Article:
Today, MetroPCS has announced a partnership with the Mobile Content Venture (MCV) on a new service that will bring live digital television to the carrier’s customers. The service, called Dyle Mobile TV, will be available on phones that are pre-loaded with the Dyle application, starting first with unnamed, Android-based Samsung devices.
MCV is a joint venture dedicated to facilitating, on behalf of 12 major broadcast groups, a national mobile content service that delivers live television to mobile devices.
Dyle Mobile TV is the consumer-facing brand launched by MCV earlier this year that will deliver live mobile television content from 15 major broadcast groups including Pearl LLC (Belo Corp., Cox Media Group, E.W. Scripps Co., Gannett Broadcasting, Hearst Television Inc., Media General Inc., Meredith Corp., Post-Newsweek Stations Inc. and Raycom Media) as well as FOX, ION Television, Bahakel, Univision, Telemundo and NBC. At launch, MCV expects to offer the mobile video service on more than 72 stations in 32 markets covering more than 50% of the U.S. population.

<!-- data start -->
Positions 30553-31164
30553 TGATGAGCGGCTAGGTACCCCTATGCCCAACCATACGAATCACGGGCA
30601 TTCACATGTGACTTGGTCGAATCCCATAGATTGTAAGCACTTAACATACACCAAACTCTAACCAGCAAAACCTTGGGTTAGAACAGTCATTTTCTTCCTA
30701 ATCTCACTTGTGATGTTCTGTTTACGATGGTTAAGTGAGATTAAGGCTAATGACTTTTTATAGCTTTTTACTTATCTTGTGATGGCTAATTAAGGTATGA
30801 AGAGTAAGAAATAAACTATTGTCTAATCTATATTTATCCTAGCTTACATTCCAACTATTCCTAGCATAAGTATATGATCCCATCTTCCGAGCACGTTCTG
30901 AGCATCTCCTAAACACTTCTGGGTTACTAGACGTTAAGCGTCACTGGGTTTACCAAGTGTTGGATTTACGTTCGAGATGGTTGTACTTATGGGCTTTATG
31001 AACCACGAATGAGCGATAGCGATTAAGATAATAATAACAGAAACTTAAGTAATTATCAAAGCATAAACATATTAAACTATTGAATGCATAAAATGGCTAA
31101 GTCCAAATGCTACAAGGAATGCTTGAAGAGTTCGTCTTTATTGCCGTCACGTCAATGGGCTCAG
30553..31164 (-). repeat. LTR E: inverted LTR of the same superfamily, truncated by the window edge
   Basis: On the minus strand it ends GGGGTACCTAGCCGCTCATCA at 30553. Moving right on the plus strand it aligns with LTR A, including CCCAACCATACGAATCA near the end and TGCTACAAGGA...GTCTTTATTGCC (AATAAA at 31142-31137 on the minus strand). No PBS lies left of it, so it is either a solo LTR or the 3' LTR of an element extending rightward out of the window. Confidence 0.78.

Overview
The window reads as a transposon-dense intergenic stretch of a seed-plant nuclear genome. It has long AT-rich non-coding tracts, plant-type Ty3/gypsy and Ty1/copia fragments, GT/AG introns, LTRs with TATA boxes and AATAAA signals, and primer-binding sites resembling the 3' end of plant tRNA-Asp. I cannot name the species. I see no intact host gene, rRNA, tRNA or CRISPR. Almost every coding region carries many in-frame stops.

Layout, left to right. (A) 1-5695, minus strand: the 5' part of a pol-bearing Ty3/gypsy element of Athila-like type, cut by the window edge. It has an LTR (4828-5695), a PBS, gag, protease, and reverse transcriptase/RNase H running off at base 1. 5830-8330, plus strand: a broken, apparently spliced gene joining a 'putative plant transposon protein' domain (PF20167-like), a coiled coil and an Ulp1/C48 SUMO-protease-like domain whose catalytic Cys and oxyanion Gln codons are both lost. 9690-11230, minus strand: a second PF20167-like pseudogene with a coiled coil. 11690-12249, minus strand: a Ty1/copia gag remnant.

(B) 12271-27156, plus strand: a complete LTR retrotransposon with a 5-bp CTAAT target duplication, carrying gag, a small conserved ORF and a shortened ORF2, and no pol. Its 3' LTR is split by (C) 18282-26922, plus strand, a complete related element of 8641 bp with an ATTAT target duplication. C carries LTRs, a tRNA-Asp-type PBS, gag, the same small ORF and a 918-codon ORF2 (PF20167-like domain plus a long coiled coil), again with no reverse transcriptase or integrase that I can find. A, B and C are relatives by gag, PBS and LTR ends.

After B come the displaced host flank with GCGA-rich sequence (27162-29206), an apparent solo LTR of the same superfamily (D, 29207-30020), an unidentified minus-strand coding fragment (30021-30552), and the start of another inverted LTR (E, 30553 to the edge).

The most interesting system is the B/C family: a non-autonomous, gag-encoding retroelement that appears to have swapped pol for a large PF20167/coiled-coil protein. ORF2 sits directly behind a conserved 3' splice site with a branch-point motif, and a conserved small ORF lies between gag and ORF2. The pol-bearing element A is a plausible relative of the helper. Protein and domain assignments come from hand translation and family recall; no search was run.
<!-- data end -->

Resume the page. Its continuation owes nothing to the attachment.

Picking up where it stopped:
The content will include live national and local sports, news and entertainment offerings.
The Dyle logo (pictured) is meant to indicate to consumers that the technology needed for live, mobile TV is available on the device in question.
The Dyle service works using ATSC technology, which is more commonly known as “a TV tuner.” This allows the phone to receive digital television (DTV) signals – the same signals that stations adopted during the digital TV transition.
Samsung smartphones with Dyle will be available later this year in MetroPCS markets and surrounding areas including: Atlanta, Ga.; Boston, Mass.; Dallas-Fort Worth, Texas; Detroit, Mich.; Jacksonville, Fla.; Las Vegas, Nev.; Los Angeles, Calif.; Miami, Fla.; New York, N.Y.; Orlando, Fla.; Philadelphia, Pa.; Sacramento, Calif.; San Francisco, Calif.; and Tampa, Fla.
Mobile TV services haven’t always fared so well. Qualcomm’s mobile TV unit FLO TV, which provided white label services to Verizon and AT&T announced it was closing up shop in 2010, and was officially discontinued in March 2011. AT&T ended up purchasing $1.93 billion worth of wireless spectrum from Qualcomm that had been used for the service.
Will value-conscious MetroPCS customers want mobile TV service, then, when it will almost certainly come at an increased monthly cost? That remains to be seen.